Giving Money Away

On February 9, I travelled to Stockton to play in a charity poker tournament. I went to hang out with my good friend ET and we played the tournament together. The tournament was hosted by the Stockton Thunder hockey team.

The event was well run and raised around five thousand dollars for the Thunder and Lightning Charity foundation; the Lightning being the indoor football team that is owned by the same group. The charity foundation works primarily with children in the Stockton area.

The players were treated well with a pre-tournament meal and meet and greet with the Thunder players. Thunder players wore their jerseys and there was one player at every table. The player at my table, Riley, was a great ambassador and did a very good job of talking with all the players and telling good hockey stories.

The tournament was limited to 100 players and sold out fairly quickly. Promotion was mainly through the mailing list of the two teams and then word of mouth. My friend sent me an email and asked if I was interested and of course I am always interested in playing poker, seeing friends and helping charity. Did I sound sincere?

The play of the hands is always something people want to know more about and I intentionally leave them out or gloss them over. The hands can bog down the reader and it becomes a little mechanical. With that entire disclaimer here we go…

The first table I was at I had a tight solid image and was able to steal the blinds a couple times. The tournament was never deep stack poker and most play was pre-flop hand selection and most hands involved an all-in push on the flop. There were very few hands that involved a bet and call on the river without somebody all-in. This leaves me with very little strategy to share or analysis to provide. I stole blinds with AJs, AK, KQ and 99. The interesting hand was a hand that found me with a stack of 4000 in the small blind for 200 and the big blind having a total chip stack of 825 with 400 of it in the blind. The hand was folded around to me. My analysis was the big blind was forced to put all his chips into the pot no matter what I did. The question became what hand would I be willing to play against a random hand for and additional 625 chips. I would be getting about two to one on my money against a random hand making my choice almost automatic. I would take this play without looking at my cards. The key here is that I can look at my cards and if I am dealt a really horrible hand like 72 or 83 I could fold. Well maybe I have to call no matter what. Much to my surprise I looked at Q9s giving me at least an average hand and no real tough decision. I put the money in the pot and the big blind took quite a bit of time before calling his last 425. I am not sure he understood that his hand is a call no matter what he has. I was expecting to see some rags after he took all the time contemplating. He turned over KQ and I was dominated. I doubled him up.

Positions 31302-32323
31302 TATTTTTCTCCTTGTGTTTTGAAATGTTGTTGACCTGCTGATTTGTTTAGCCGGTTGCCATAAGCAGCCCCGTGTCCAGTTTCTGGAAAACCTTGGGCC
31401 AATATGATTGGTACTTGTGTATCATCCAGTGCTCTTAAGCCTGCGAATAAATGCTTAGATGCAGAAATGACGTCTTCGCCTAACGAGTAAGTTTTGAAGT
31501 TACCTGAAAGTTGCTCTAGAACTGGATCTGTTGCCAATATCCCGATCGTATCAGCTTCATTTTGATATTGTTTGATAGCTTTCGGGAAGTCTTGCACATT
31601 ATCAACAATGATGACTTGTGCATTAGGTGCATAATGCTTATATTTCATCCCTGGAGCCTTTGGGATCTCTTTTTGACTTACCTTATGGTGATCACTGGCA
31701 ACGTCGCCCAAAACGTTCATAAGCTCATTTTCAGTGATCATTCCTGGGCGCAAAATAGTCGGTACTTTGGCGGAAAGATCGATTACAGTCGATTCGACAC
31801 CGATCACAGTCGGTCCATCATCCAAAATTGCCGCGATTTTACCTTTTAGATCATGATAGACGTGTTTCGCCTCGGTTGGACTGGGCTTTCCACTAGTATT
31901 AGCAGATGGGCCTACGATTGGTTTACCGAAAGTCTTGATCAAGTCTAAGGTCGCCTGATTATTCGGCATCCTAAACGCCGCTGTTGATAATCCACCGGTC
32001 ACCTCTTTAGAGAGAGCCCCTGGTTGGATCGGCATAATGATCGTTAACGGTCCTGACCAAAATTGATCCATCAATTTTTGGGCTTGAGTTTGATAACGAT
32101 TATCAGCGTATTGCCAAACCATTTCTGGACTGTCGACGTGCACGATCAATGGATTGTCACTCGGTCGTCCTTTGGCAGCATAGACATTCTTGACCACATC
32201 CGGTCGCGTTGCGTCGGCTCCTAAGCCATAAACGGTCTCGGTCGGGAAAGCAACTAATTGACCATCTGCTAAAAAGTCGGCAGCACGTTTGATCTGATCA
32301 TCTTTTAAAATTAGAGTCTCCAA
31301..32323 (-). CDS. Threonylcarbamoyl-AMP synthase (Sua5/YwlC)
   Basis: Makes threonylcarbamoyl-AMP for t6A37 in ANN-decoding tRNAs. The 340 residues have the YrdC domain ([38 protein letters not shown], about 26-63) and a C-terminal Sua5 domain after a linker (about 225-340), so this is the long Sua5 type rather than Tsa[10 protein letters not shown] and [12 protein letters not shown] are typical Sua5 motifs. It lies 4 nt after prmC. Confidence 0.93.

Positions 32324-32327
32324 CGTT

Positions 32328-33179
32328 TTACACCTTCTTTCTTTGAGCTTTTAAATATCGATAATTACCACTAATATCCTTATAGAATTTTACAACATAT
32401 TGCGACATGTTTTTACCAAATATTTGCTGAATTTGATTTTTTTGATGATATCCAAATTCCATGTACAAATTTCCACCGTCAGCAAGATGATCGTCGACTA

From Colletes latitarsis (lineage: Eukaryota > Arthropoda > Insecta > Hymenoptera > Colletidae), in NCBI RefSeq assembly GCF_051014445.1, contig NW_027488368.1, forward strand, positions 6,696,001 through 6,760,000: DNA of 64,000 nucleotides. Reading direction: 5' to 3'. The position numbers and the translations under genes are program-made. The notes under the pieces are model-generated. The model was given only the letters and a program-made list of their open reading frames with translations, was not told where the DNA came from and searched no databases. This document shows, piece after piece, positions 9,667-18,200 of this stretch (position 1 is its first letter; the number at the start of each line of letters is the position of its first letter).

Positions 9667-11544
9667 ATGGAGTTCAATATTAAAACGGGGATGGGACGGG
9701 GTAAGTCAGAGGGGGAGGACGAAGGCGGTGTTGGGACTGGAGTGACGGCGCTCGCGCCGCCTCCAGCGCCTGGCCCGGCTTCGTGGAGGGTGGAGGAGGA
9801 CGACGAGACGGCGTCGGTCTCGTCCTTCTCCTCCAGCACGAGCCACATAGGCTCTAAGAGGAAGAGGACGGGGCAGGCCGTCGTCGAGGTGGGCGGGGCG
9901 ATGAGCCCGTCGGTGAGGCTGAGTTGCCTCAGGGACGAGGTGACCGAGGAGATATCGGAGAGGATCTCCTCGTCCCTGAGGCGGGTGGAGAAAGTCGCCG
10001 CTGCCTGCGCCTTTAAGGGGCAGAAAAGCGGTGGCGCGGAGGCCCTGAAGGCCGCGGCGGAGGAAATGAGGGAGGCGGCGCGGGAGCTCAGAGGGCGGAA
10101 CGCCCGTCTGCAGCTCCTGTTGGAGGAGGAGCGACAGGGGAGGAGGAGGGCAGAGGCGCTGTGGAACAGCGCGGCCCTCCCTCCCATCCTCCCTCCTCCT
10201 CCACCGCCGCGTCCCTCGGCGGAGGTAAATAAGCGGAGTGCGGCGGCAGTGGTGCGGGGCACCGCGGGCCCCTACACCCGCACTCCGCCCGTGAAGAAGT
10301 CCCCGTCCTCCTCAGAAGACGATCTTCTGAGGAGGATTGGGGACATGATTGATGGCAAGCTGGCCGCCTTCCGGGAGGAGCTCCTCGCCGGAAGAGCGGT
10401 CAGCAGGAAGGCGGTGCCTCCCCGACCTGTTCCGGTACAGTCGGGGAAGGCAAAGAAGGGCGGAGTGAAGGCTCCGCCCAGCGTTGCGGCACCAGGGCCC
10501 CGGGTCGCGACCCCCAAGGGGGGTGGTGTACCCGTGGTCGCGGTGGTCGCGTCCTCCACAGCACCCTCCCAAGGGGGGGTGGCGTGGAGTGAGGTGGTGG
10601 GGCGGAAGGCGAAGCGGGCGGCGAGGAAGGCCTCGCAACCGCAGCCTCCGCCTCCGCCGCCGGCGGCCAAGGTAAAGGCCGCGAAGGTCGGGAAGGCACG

My table broke and I was moved into the big blind at my new table and rightly so because I was facing the blind at my old table. A couple players limped for 800 and the small blind folded to my surprise. With 2800 in the pot and only needing to call $400 more this is a call if you have any chips at all. All of the stacks were decent and the second limper was a very loose old man with a mountain of chips meaning his limp was protected. I saw this as a mistake on the part of the small blind. I looked down to find J3 and checked the hand. The flop was A A J and I checked and so did my opponents. The turn brought a 3 and I made a bet of 1200 and the old man called. I was pot committed and sent the rest of my money (3200) on the river after a 9 hit the board. The old man made the call with pocket fours.

A bit later I raised a pot to $3000 pre-flop with AQ when the blinds were $500-1000. A player took a long time and made the call leaving him about 1800 in chips. I grabbed $1800 in chips and bet the flop. The queen on the flop gave me top pair and I was going to put him all-in. He went all-in and it was $500 more and I made the call. He showed pocket tens and was eliminated when He could not find any help on the turn or river. In my estimation he should have just shoved all-in pre-flop. However he may have been going with a stop and go move. He was probably planning to shove on the flop no matter what flopped. He was hoping I would miss the flop and check to him. I was betting no matter what so the hand was destined to put him all-in. The tournament followed this theme most of the night.

The rounds were 15 minutes and the blinds were escalating leaving very little real poker play. The end for me came at 28 players when I picked up KQ in middle position in an unopened pot. The blinds were $600-1200 and I raised to $3600 and was called by the big blind. A flop of A T 7 all spades had the blind moving all-in. The pot had $7800 pre-flop and I had $7200 chips left with the big blind having me covered. I had the nut flush draw and believed that the straight was good if a jack were to come. I thought I had 12 outs with two cards to come the pot was laying me more than two to one. I made the pot and now I was forced to play the hand out. I put my chips into the middle with a draw and I left the tournament graciously.

ET was still in the tournament and made it 13th place just outside the bubble with the top ten winning prizes. Eric played well all night and could have survived a little bit longer but was definitely short stacked after being card dead for a prolonged period. Eric took ace ten up against queens and was eliminated.

I had a really good time giving my money away. Great job guys and I will see you next year.

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